HOUSTON (AP) – A tiger that frightened locals after it was last seen briefly wandering around a Houston neighborhood was rushed to a wildlife sanctuary on Sunday after police tracked down the animal a day earlier after a excavation of nearly a week.
The 9-month-old male named India is currently being treated at the Cleveland Amory Black Beauty Ranch, an animal sanctuary in Murchison, Texas, located southeast of Dallas, said Noelle Almrud, senior director of the sanctuary.
“Black Beauty Ranch will provide him with a safe haven and give him proper food, enrichment, a vast, naturally wooded habitat where he can move safely and provide him with everything he needs to be the healthy wild tiger he needs. ‘he deserves to be,’ she said. .
The sanctuary is home to nearly 800 domestic and exotic animals, including two other tigers found in recent years – a in houston in 2019 and another in February in San Antonio.
Houston police announced on Saturday evening that India had been found safe and sound. In a short tweeted video by Houston Police, Cmdr. Ron Borza was seen sitting next to the tiger, stroking the animal.
The tiger was held at BARC, the city of Houston animal shelter, until sanctuary officials retrieved it on Sunday morning.
Authorities have been looking for the tiger since it was spotted on May 9 in a neighborhood in western Houston. At the time, he was nearly shot by a deputy on leave before being taken in a car by Victor Hugo Cuevas, who police claim to be the owner.
At a press conference on Saturday night, Borza said Cuevas’ wife Giorgiana turned the tiger over to police on Saturday after a friend of his contacted BARC officials.
“It’s Victor’s tiger. That’s what (Giorgiana Cuevas) told me… She says they have had this animal for nine months, ”Borza said. He alleged that the tiger had been passed on to different people but that Cuevas’ wife knew the whereabouts of the tiger at all times this week as authorities searched for it.
Police are still trying to determine where exactly the tiger was detained this week and whether charges related to possession of the tiger will be filed. Tigers are not permitted within Houston city limits under a city ordinance unless the master, such as a zoo, is permitted to have exotic animals.
But Cuevas’ attorney, Michael W. Elliott, continued to insist on Saturday night that his client does not own the tiger.
“Victor was not the primary owner of India and India did not stay with him most of the time,” Elliott told The Associated Press. “Victor was however often involved in the management of India. Victor loves India like anyone else would love a favorite pet… He treated India with love and fantastic treatment in every way.
Cuevas was arrested Monday by Houston Police and charged with escaping arrest for allegedly fleeing his home with the tiger after officers responded to a call about a dangerous animal.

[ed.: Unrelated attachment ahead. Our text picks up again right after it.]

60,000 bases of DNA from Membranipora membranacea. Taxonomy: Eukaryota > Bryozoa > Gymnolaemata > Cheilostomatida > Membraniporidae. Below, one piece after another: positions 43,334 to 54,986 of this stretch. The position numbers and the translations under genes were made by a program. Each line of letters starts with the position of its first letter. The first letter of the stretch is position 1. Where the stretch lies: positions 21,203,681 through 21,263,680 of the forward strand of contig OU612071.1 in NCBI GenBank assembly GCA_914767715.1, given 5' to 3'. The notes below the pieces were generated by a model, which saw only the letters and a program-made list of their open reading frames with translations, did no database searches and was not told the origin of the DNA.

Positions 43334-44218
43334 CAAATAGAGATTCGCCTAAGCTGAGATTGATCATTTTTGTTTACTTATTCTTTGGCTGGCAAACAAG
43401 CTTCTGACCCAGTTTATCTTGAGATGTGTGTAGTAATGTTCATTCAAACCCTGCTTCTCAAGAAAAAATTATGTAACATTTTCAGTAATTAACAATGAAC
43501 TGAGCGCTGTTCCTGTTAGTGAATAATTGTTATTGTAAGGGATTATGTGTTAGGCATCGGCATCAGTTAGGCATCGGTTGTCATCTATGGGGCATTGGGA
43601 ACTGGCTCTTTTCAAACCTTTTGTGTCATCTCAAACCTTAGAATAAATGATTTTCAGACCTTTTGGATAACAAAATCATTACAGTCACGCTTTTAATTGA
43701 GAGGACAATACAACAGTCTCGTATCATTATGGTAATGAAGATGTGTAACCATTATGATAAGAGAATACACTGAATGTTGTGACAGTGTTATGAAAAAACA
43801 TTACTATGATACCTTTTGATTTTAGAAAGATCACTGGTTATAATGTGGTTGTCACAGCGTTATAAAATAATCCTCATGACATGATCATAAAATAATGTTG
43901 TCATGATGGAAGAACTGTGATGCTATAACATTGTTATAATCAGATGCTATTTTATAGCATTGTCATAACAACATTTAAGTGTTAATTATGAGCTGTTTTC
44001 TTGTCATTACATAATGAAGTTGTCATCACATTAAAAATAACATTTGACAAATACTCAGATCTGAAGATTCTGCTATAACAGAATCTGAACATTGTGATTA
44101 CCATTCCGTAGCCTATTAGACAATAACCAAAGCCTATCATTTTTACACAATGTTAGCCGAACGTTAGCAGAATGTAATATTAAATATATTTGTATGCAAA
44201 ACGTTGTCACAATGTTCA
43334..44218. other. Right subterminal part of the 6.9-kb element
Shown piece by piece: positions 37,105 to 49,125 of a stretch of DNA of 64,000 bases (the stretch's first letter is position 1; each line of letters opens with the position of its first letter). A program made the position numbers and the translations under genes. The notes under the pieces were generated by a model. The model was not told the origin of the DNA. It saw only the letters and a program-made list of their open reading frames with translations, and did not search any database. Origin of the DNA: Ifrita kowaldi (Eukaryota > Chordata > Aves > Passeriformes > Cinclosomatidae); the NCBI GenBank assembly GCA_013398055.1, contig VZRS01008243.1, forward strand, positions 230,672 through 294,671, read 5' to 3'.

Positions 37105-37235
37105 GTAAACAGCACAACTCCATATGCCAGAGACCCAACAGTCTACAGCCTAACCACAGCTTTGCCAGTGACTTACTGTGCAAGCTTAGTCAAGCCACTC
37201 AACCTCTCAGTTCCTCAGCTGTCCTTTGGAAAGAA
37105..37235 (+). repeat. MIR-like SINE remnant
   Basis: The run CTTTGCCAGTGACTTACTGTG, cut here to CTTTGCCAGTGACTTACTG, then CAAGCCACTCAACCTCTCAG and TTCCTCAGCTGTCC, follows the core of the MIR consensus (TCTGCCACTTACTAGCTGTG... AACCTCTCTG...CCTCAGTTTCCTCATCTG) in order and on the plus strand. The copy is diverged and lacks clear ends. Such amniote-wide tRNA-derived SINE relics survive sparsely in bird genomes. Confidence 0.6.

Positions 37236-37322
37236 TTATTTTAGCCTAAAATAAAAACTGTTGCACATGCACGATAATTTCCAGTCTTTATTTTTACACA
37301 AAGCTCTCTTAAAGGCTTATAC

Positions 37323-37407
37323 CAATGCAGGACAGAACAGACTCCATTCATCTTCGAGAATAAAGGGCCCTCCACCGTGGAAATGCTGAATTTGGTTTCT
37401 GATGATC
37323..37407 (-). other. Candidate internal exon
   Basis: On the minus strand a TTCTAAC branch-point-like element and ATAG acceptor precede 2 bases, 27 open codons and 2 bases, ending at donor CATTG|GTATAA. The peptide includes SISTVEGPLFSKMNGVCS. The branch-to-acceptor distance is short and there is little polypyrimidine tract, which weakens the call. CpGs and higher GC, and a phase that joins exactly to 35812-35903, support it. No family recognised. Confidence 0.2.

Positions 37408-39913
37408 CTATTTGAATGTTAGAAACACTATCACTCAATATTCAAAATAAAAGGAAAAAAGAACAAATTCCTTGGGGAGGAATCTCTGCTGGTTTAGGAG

At the time of his arrest by Houston police, Cuevas was already on bail for murder in a fatal shooting in 2017 in neighboring Fort Bend County. Cuevas argued the shooting was in self-defense, Elliott said.
Cuevas was released on separate bail to dismiss arrest charges Wednesday. But Fort Bend County prosecutors then sought to have him held without bail on the murder charge. After a hearing all day on Friday, a judge revoked Cuevas’ current bond of $ 125,000 on the murder charge and issued a new bond of $ 300,000. He remains in prison.
During Friday’s hearing, Waller County Sheriff’s Office Assistant Wes Manion, who lives in the Houston neighborhood where the tiger was seen, testified that he had interacted with the animal for approximately 10 minutes to make sure he wasn’t attacking someone else. He said Cuevas came out of his house shouting, “Don’t kill him,” grabbed the tiger by the collar and kissed his head before leading him back inside his house. Various videos of the tiger’s encounter with Manion have been posted on social media.
Elliott said Cuevas hadn’t done anything illegal because Texas does not have a statewide law prohibiting private ownership of tigers and other exotic animals.
Kitty Block, president and CEO of the Humane Society of the United States, which manages the sanctuary, said Sunday as India could appear to be safe: “Big cats like India express natural and unpredictable behaviors that can occur at any time. ” Borza said India already weighs 79 kg (175 pounds), she can “do a lot of damage” and will only get fat.
“Situations like this explain why we are working to pass a federal law. The Big Cat Public Safety Act would prohibit keeping big cats as pets, ”Block said.